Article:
When students take a seat in Andrew Bringas’ class at Toronto East General Hospital, the first thing they see on their desks is an aquarium swimming with tiny frogs.
For Grade 7 to 12 students who have stopped going to their regular school because of a mental health problem, the frogs are a welcome sign – the hospital’s Building Bridges class is not what you might expect.
“They didn’t treat me like a patient,” says Nicole Acaso, who struggled to manage her anxiety before she took the 18-week course last winter.
“They were fun, and they joked around with me,” she said. “They acted like I was their peer, and they had something to learn from me.”
At 18, Acaso has gone from Building Bridges to graduating from St. Patrick Secondary School to enrolling in a college theatre program.
Anxiety in check, she had no trouble telling her story in front of all the big-wigs gathered at the official Oct. 9 opening of the new Child and Adolescent Mental Health wing that houses Building Bridges and several more services.
Dr. Krista Lemke is a psychiatrist and director of the child mental health service, which opened in a much smaller space at the hospital in October 2005.
Besides the school program, it offers psychiatric consultations, an anxiety clinic, a small reference library and a teleconference room that will allow psychiatrists at the hospital to see children at a distant family doctor’s office.
Critically, Dr. Lemke said, it also offers an urgent care clinic where psychiatrists can meet families in a crisis situation and hopefully avoid an involuntary hospital admission.
“Child mental health is in the public eye like never before, and that is fantastic news,” she said.
“But increased awareness leads to increased awareness of need, and we need to meet that need.”
Down the hall in the Building Bridges class, teacher Andrew Bringas is meeting that need by doing all he can to get his students back in school.
“I don’t have a principal who says, ‘Curriculum, curriculum, curriculum,’” Bringas said. “They’re just saying, ‘Get these kids back.’”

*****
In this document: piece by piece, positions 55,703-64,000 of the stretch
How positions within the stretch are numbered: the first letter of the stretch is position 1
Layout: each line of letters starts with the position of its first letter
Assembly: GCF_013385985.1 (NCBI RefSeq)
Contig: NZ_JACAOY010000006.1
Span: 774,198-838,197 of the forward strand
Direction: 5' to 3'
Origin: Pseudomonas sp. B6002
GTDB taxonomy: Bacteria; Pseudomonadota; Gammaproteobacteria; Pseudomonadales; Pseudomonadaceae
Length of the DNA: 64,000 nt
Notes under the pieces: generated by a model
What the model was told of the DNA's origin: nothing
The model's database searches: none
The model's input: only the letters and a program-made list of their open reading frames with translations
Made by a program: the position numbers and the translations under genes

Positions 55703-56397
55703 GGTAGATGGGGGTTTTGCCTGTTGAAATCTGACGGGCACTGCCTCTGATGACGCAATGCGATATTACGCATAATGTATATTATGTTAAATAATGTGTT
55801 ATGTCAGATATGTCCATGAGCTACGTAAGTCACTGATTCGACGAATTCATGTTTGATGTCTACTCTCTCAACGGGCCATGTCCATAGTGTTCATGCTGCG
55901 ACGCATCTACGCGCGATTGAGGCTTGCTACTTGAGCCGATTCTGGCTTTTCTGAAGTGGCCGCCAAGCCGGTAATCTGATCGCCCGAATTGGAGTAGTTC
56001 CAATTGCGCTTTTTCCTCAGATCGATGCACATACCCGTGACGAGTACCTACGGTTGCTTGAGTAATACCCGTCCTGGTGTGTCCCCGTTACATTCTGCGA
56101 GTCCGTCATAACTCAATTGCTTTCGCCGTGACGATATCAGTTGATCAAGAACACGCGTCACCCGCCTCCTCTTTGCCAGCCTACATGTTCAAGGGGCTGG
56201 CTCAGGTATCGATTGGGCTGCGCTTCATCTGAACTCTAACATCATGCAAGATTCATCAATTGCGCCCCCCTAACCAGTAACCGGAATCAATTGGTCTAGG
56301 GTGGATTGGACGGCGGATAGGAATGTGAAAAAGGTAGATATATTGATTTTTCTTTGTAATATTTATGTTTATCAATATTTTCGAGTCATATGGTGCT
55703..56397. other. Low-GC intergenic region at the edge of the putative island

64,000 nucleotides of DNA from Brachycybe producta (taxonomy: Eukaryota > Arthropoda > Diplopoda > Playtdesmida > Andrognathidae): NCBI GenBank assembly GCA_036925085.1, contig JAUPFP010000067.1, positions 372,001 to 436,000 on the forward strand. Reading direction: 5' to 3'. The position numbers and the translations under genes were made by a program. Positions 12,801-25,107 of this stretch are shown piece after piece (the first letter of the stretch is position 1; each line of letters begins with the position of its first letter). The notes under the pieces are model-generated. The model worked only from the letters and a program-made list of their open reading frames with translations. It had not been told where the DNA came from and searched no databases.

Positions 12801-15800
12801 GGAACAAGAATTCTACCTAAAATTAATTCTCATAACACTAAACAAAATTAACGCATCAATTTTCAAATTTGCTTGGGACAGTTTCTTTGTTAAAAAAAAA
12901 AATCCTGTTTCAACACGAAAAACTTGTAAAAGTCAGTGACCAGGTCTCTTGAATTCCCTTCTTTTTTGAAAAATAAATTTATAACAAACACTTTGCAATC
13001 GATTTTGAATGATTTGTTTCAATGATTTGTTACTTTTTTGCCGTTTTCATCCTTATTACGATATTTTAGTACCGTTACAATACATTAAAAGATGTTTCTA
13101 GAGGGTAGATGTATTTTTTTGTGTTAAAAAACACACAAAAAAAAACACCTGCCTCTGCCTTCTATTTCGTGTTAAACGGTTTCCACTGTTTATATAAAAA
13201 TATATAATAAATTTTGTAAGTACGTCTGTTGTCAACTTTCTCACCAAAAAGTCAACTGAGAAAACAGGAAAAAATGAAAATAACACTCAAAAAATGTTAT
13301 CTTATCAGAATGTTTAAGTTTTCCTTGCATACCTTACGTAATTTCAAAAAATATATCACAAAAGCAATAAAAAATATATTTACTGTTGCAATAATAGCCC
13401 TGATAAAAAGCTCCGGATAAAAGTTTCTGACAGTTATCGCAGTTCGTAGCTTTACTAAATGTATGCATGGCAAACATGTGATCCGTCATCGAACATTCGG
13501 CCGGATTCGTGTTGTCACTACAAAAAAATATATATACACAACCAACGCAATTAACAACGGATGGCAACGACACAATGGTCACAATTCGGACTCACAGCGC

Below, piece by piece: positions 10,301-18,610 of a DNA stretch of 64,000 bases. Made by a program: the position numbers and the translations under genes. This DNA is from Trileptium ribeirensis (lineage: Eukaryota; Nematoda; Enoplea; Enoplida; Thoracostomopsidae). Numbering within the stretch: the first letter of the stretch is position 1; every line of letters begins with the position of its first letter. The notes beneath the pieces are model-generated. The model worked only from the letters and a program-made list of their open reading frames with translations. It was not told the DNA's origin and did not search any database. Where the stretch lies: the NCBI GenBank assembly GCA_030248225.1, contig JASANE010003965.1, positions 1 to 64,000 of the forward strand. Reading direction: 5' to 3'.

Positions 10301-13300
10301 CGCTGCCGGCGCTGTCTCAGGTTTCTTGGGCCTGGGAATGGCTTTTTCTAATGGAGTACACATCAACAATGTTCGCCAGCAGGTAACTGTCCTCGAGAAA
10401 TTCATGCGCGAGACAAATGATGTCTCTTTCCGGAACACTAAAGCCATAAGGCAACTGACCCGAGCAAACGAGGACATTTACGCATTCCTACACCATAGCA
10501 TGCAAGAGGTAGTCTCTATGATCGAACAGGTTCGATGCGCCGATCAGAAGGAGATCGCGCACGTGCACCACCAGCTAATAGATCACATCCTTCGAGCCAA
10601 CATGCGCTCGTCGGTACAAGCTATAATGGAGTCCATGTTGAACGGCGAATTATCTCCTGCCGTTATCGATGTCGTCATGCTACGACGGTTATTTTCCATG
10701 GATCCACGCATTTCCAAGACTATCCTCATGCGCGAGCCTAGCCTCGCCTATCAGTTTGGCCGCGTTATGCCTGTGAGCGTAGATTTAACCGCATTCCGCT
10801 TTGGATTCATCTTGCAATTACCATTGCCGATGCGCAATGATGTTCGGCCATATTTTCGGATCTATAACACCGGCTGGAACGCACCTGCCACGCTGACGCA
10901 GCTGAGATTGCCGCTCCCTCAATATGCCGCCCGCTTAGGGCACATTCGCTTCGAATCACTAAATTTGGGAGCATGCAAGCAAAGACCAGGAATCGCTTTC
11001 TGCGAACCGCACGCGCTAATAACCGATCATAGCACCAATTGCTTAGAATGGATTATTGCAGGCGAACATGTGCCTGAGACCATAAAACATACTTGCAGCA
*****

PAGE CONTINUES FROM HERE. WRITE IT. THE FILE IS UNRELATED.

“And for me as a professional, there’s nothing more rewarding.”
Bringas teaches classes of just eight students at a time. All have been out of school for at least a semester, some for years.
He covers humanities – English, social science, history – and math classes up to Grade 9. Bringas also runs credit courses in health and general learning strategies, which can include breathing exercises in a fitness room downstairs to a downtown scavenger hunt.
In three years, Bringas has worked with refugee children, whose phobias prevent them from riding the TTC, or whose anxiety has kept them housebound, away from crowds.
The variety can be a challenge, but Bringas does not teach alone – across the hall is a social worker, a psychiatrist, a registered nurse and a child and youth worker who are all part of the program.
If a student of has a psychotic episode, for example, Bringas can ask the social worker what may be going on in the student’s family, while Dr. Lemke can speak to the mental process going on.
With that knowledge, Bringas can tailor assignments about the issue – maybe a personal essay – that contributes to the student’s school credits and provides a therapeutic stepping stone at the same time.
At the end of 18 weeks, students in Building Bridges have three credits and a plan to transition into a public, Catholic, private or alternative school.
“This is like a last stop,” Bringas said. “It’s a whatever-it-takes mentality.”
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